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Tackling Mental Health in the Workplace

Pre-COVID-19 on average, employees would spend more time at their office or workplace than their own home. What was front of mind for businesses was how to make staff feel comfortable and supported no matter their role while they were in the workplace.

Mental health hasn’t always been recognised in the workplace. Still, there is a link between how people feel and their productivity so now it’s featuring on management’s agenda, as businesses strive to provide mental health policies for those who need additional help.

Even before the pandemic 1 in 6 employees is said to be dealing with a mental health problem, with work-related stress often found more in women.

Understanding what can trigger negative episodes can empower the business to take action and support staff struggling with mental conditions.

Furthermore, making sure employees recognise the signs of their mental health and encourage them to manage it empowers them and improves their confidence.

In this blog we go further into what you can do to deal with mental health in the workplace.

Dealing with mental health problems at work

Anxiety, stress and depression are all different mental health states.

Events like pandemics may become a regular occurrence now there is a link to climate change. Any event that threatens the norm can be triggers for vulnerable staff who can find even simple tasks difficult to manage when they’re facing their own internal crisis. If the business is going through organisational change or is dealing with workplace sexism and the gender pay gap, employees with existing conditions may struggle with their mental health management plan.

When it gets too hard, some staff will just take time off work to deal with stress or depression. For businesses, it is essential to promote positivity and support in order to maintain an efficient and optimistic work environment.

Employees and employers must be able to recognise when someone might be under particular stress or feeling down. Often employees will suffer in silence, especially if the choice is between that or telling a manager. Many staff members will feel highly uncomfortable sharing their personal feelings; this is part of a workplace culture that you can change, given time.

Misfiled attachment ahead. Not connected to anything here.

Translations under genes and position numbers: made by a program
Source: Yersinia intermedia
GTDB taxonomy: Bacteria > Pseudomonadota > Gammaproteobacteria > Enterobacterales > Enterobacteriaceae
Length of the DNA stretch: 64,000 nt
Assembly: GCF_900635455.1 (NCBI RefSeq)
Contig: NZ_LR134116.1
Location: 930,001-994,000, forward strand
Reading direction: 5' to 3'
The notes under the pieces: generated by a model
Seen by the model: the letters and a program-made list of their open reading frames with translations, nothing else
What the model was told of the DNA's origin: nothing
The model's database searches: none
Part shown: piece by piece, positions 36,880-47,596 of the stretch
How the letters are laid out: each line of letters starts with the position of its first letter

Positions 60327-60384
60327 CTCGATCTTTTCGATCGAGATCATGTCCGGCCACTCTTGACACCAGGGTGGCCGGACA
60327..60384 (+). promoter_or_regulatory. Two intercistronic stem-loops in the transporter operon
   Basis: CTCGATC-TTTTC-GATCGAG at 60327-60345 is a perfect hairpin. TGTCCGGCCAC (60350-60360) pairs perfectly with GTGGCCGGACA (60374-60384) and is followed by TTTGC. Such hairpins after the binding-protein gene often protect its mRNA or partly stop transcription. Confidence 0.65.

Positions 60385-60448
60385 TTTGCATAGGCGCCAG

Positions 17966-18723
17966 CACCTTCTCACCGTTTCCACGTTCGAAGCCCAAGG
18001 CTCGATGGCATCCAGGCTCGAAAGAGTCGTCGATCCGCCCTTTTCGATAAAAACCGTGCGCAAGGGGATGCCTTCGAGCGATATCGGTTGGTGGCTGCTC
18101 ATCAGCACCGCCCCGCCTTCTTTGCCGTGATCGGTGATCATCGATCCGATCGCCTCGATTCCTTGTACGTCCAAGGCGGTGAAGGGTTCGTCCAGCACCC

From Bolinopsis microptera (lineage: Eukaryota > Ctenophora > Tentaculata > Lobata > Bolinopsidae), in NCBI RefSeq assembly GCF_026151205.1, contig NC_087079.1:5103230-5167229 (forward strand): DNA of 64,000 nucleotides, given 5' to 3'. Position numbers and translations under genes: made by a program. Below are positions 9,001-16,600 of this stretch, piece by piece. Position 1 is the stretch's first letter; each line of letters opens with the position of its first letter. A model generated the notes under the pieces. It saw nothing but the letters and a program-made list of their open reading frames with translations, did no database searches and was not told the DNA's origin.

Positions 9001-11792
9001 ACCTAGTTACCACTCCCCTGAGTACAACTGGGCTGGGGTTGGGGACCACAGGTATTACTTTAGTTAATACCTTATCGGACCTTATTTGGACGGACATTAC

Taking positive steps

It is down to whole teams and departments to help change the office, warehouse, or work environment.

Ensure support processes are in place and that there is a system where staff turn to internal or external counsellors open to listening and helping with their mental health struggles.

Lead by example

Senior staff and management must lead from the top down. Make time to inform staff of health management strategies and events and leaders within the business can participate, which will show staff it’s okay to take time to deal with stress and other mental health conditions. It is also key that senior members of staff remain approachable. Whether it’s being a trusted confidante or being able to put your colleagues in touch with the right support network, taboos and stigma must continue to be broken down between staff.

The company culture can be caring and showing empathy where any employee can ask someone if they are okay and suggest they meet for a chat over a cup of tea or coffee!

As life moves forward, there will be more pandemics and events that threaten or challenge our existence. Change is inevitable, and we all need to know how to embrace it in our own way. As a business owner, you want your staff showing up for work happy and mentally able to perform, so you do have a role in making sure there are a company-wide strategy and solution for supporting all staff all of the time they’re at work.

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